As the media undoubtedly will note this week, Aug. 5
marks the 50th anniversary of the sad, premature death of Norma Jeane
Baker, aka Marilyn Monroe, the multitalented movie star and L.A. native.
Her films go unwatched by most people under 50 these days. So why, or more to the point, how
do we care about Marilyn Monroe now, anyway? Answer: as a subject of
biographies, an iconic face on walls and shirts, a color-drenched
silkscreen portrait by Andy Warhol. For those who dig a little deeper,
she is yet another vaguely situated satellite in the shadowy universe of
(drum roll) Kennedy conspiracies. And yet ...
the real-life story of an unwanted girl who was abandoned at birth by a
mentally unstable mother (a film cutter at a Culver City movie studio),
raised in a Hollywood orphanage and in foster homes in Hawthorne and Van
Nuys, who, through ferocious drive, made it to the pinnacle of
Hollywood stardom, married two celebrities and sang "I Want to Be Loved
by You" to the world before dying unhappy, drugged-out and alone at 36.
While some excellent and thorough biographies like Anthony Summers' Goddess and Donald Spoto's Marilyn Monroe: The Biography cover her life from its Dickensian start to its rocker-burnout finish, Keith Badman's Marilyn Monroe: The Final Years
(St. Martin's Press) focuses exclusively on 1961-62, the disastrous
last two years of her life. As former rock biographer Badman
exhaustively documents, these were the spinning-out-of-control years,
when the superstar's ill-advised liaisons with the sexually sleazy
president of the United States, his flirtatious but morally upright
younger brother Bobby and their much sleazier friend Frank Sinatra and
his Mafia buddies put her in harm's way. Her drug dependence didn't
The book is, therefore, necessarily 80 percent
depressing, chronicling everything Monroe did wrong and everything wrong
that was done to her. In the former category we have two chapters'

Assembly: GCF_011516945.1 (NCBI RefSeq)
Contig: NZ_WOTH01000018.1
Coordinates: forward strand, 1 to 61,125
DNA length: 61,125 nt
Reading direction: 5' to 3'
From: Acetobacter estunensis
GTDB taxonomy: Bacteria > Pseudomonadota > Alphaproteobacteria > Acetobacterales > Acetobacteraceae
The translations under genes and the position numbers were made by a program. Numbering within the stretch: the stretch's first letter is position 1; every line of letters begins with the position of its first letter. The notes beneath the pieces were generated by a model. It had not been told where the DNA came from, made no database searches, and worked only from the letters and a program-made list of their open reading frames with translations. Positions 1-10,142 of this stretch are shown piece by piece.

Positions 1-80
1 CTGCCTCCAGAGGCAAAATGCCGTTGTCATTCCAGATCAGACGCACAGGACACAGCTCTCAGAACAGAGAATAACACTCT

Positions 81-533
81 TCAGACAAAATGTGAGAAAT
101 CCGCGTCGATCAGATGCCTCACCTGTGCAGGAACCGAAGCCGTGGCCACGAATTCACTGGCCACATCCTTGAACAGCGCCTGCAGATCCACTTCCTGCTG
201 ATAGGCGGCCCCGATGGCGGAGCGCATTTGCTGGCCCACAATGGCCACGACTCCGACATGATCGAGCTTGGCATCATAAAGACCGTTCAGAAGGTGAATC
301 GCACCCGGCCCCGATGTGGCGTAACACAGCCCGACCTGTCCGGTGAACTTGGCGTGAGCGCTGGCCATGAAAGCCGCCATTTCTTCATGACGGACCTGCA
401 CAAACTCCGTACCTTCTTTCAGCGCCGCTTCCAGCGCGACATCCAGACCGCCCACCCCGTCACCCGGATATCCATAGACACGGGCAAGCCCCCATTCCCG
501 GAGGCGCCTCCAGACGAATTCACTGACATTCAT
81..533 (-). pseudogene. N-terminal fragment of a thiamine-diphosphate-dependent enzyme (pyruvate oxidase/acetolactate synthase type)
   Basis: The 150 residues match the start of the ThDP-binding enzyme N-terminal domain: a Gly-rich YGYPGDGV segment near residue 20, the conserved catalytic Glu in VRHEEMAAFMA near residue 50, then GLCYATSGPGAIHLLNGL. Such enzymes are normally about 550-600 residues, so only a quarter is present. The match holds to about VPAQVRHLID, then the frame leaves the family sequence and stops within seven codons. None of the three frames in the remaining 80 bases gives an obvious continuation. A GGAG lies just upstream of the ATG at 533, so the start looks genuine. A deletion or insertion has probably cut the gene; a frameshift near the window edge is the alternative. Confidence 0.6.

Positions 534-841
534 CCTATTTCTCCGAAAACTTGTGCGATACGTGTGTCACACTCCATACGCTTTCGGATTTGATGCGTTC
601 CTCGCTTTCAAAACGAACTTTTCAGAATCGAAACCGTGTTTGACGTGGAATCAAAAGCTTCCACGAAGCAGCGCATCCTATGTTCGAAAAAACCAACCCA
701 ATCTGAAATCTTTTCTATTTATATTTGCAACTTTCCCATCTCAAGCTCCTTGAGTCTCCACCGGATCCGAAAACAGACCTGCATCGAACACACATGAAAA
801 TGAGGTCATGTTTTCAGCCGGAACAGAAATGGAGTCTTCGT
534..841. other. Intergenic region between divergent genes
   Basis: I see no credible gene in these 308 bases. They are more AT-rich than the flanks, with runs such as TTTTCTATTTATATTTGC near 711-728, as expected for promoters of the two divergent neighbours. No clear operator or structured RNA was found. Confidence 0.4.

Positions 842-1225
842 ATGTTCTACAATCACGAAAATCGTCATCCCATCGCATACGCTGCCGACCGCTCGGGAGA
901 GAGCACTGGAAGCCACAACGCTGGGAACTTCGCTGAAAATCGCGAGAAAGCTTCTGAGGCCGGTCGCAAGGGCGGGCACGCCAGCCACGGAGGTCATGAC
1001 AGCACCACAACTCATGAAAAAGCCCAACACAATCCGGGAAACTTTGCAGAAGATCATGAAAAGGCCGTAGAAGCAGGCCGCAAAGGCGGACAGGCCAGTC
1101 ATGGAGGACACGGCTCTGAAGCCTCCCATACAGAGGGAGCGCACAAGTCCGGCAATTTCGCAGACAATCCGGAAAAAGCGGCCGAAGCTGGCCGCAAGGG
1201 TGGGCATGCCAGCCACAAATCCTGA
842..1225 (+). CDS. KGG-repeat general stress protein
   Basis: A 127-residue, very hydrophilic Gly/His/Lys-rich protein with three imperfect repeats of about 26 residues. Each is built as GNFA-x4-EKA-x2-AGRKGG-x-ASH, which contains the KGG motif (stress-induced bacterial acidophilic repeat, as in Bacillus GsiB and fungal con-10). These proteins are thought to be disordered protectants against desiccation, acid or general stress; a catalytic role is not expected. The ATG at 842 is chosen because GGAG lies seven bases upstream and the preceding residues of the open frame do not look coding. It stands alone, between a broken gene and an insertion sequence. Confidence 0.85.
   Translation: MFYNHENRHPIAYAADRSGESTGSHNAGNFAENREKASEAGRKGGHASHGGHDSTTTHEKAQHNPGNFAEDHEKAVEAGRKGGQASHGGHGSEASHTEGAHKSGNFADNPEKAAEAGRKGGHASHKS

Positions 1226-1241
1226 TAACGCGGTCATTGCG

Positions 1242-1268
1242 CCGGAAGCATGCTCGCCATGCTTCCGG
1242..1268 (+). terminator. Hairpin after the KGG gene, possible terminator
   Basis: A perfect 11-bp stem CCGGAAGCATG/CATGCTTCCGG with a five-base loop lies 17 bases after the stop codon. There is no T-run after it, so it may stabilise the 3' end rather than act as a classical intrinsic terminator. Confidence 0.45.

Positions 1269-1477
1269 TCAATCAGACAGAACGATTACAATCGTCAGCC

worth of Monroe's erratic behavior during the filming of the last movie
in which she was supposed to star, Something's Got to Give, a
project she herself derailed with ridiculous, diva-ish demands, along
with a string of no-shows during production, which resulted in her quite
rightly being fired. (The book quotes twice-burned screenwriter
Nunnally Johnson: "I used to be sympathetic with actresses and their
problems. But Marilyn made me lose all sympathy for actresses.")
second category takes up much of Badman's book, and he prides himself
on both debunking and confirming several decades-old rumors and
conspiratorial chestnuts, particularly the Kennedy kind. While
acknowledging that Monroe most likely had a Don Draper-worthy one-night
stand with the president in Palm Springs in 1962, he proves the
impossibility of other alleged liaisons between the two, with
well-documented specifics that earlier biographers should have caught.
The author's triumphant verdict: one boink but no affair.
many claim that Monroe and Attorney General Robert Kennedy also "met,"
pelvically, at a party at actor Peter Lawford's place on PCH in February
1962, Badman makes a strong case that the ever-righteous RFK never did
anything more intimate with her, then or later, than talk politics. He
quotes Monroe as telling columnist James Bacon, "I like him, but not
Badman does, however, recall in minute detail RFK's
angry visit to Marilyn's home the day before she died, the purpose of
which was to tell her to stop trying to contact JFK, on whom she had by
then quite deluded romantic designs.
And yet: In the realm of
Marilyn-/Kennedy-noia, nothing a conspiracy theorist would dream up
could be as nightmarish as Badman's account of the most horrific episode
in this woman's tragic life, only alluded to in earlier books: the
night of molestation and possible rape that descended on her at
on-/off-again boyfriend Frank Sinatra's Cal-Neva Lodge in Lake Tahoe in
June 1962. Reading the unbelievable description of Monroe, very drunk
following a late-night performance by singer Dean Martin, being molested
by Mafia thugs and photographed in her hotel room with a prostitute in a
sordid, sloshed, faux-lesbian encounter is pretty horrifying. Rat Pack
For all the author's admirable detective work, the
book can be a bit of a grind, with his insistence on laundry-listing
every receipt, every bill, every flight number. It would have been good,
too, if the publishers had spent a few bucks to translate this
originally British book into American English. Even for Anglophiles,
encountering "from the off .... the play hit the buffers" and "a scrum
of reporters" can be distracting.
Still, all the heroes and
villains from that smoky, shabby time are here: Monroe's pill-dispensing
shrink Dr. Greenson, loyal ex-husband Joe DiMaggio, slimy Peter Lawford
and troubled husband Arthur Miller, all bewildered or damaged by their
encounter with our one-in-a-billion "eternal feminine" just before her
bright, quavering yellow flame went out, as Badman persuasively argues,
by her own hand. "The girl was an addict of sleeping pills," he quotes
director John Huston, "and she was made so by the God-damn doctors."
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